The Spread of the Flu


Beside the front office lies the Raider Clinic where the office of NFHS’ school nurse, Robyn Harris, is located.

Cassidee Jackson, Staff Writer

The months between December and February mark the height of flu season, the dreaded time of year where many high school students call in sick during this nation-wide epidemic. The late 2018 to early 2019 U.S. flu season marks the worst flu season in recent years, overtaking the 1918 flu epidemic with 80,000 flu-related deaths. Of these 80,000 deaths, 150 deaths were from Georgia; the state has had one of the highest rates of flu-activity this season.

Influenza, or the flu, is a communicable disease that spreads through coughing, sneezing and even talking with those infected with the flu. Basically, breathing in the midst of another sick person’s vicinity increases one’s chances of getting the flu. The 2018 flu season, in particular, was more dire because of the H3N2 virus strand, which is a rare subtype of the flu virus that many people have not had resistance to; this led to increased rates of sickness. The aftermath of the infectious flu season carried over into the 2019 new year; however, the severity of cases lessened as the predominant strand, H1N1, of the 2019 season causes less aggressive symptoms.

In an interview with Robyn Harris, North Forsyth High’s school nurse, she explained the rate of the occurrence of flu-related absences at NFHS. When asked the amount of students who fell sick this year, she reports that there were “around 10 confirmed cases” of the flu, as she could only refer to absences that had “an actual doctor’s note.”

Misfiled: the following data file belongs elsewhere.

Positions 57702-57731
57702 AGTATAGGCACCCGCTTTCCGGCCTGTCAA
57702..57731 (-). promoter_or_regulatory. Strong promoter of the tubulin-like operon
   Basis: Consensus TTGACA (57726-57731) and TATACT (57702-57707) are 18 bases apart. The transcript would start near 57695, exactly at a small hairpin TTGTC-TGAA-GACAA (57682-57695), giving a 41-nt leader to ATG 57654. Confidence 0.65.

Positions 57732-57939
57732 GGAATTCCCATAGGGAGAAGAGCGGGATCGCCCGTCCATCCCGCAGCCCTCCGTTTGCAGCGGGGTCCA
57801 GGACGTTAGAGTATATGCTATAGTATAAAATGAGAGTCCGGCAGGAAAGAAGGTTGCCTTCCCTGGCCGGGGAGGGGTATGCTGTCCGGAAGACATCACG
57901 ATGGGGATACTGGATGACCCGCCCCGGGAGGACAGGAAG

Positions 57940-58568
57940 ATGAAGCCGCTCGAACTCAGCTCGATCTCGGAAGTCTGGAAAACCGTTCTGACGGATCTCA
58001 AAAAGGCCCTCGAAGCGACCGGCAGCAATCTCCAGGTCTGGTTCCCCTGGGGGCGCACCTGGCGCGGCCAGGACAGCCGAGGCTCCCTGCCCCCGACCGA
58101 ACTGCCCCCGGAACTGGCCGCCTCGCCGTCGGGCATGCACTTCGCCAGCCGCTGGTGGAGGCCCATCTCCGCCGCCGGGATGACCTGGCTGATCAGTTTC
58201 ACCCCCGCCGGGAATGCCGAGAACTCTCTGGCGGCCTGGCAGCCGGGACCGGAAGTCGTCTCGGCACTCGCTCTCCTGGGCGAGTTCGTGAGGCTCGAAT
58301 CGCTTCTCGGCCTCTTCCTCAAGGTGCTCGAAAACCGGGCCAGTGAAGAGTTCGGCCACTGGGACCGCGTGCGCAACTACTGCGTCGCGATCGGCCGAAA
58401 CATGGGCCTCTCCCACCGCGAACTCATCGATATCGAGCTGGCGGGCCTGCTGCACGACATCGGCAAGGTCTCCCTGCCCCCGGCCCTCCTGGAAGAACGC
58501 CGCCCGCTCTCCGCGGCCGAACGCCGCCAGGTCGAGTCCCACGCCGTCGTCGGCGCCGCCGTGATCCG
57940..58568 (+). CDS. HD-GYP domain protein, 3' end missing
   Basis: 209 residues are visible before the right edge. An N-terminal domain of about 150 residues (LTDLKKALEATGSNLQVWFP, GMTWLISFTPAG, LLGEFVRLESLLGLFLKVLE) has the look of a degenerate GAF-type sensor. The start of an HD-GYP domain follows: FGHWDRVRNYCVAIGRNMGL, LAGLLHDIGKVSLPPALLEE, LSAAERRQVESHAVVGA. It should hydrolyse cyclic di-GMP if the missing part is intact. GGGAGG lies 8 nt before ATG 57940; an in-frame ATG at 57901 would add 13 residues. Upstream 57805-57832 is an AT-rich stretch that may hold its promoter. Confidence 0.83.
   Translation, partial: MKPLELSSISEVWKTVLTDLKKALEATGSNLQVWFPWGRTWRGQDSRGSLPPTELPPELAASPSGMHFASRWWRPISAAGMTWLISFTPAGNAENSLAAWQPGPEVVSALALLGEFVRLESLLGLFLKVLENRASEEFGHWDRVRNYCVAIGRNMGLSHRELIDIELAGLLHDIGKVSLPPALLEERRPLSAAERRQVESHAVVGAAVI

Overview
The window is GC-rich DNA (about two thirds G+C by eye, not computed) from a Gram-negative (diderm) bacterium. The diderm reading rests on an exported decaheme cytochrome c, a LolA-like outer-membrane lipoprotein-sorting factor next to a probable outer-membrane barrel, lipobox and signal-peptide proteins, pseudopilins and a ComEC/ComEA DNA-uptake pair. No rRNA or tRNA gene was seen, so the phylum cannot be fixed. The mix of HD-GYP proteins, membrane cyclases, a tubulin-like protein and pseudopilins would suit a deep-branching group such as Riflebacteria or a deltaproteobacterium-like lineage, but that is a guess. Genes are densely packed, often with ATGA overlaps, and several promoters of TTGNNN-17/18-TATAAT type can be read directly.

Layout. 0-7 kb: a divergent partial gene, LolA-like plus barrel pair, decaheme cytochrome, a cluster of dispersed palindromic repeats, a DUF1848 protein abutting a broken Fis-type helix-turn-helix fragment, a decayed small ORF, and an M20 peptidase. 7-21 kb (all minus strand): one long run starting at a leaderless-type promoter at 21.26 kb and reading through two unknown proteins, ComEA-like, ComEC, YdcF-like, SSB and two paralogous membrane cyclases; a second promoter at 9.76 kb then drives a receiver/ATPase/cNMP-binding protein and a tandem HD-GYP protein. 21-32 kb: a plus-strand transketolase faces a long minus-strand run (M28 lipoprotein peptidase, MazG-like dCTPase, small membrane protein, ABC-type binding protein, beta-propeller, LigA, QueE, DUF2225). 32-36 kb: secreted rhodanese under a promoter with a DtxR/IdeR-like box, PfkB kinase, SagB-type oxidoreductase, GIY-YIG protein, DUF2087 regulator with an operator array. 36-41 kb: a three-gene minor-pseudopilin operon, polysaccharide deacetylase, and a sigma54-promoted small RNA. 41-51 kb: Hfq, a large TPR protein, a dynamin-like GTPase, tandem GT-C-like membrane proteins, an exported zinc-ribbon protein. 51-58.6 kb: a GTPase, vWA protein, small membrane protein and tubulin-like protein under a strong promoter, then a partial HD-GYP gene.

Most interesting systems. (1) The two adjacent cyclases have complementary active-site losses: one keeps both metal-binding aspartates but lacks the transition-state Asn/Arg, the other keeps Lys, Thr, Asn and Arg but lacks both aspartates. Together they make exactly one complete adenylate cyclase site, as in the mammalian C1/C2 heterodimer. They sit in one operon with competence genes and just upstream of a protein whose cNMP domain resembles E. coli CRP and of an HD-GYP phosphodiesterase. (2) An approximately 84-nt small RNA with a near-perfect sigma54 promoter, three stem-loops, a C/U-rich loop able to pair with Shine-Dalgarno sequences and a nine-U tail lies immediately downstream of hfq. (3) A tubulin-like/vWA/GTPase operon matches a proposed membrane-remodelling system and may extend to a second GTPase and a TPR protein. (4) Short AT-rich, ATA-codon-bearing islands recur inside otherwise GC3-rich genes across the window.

Although science and other external factors play a role in the rise of flu cases each year, I believe that simple measures such as washing hands (for the appropriate amount of time), carrying hand sanitizer or staying home while you are sick can prevent the flu from being exasperated. Of course, staying home whilst being sick has several disadvantages to the student; in the words of Freshman Carena Ravenel, staying home is “super unfortunate because I have a lot of assignments to do.”

Flu vaccines, despite not being required for Forsyth County students, provide the greatest protection against the flu. According to, the 2019 flu vaccine is “40 percent effective” against the most prominent flu strains. Additionally, other benefits of getting the flu vaccine include protecting your friends and family, especially those in high-risk groups like the elderly and younger children; it also reduces the risk of going to the doctor for flu-related cases from 40 percent to 60 percent.

As a final message to NFHS students, make sure to stay healthy during the second semester of high school, hopefully by doing said above. These recommendations are a definite start.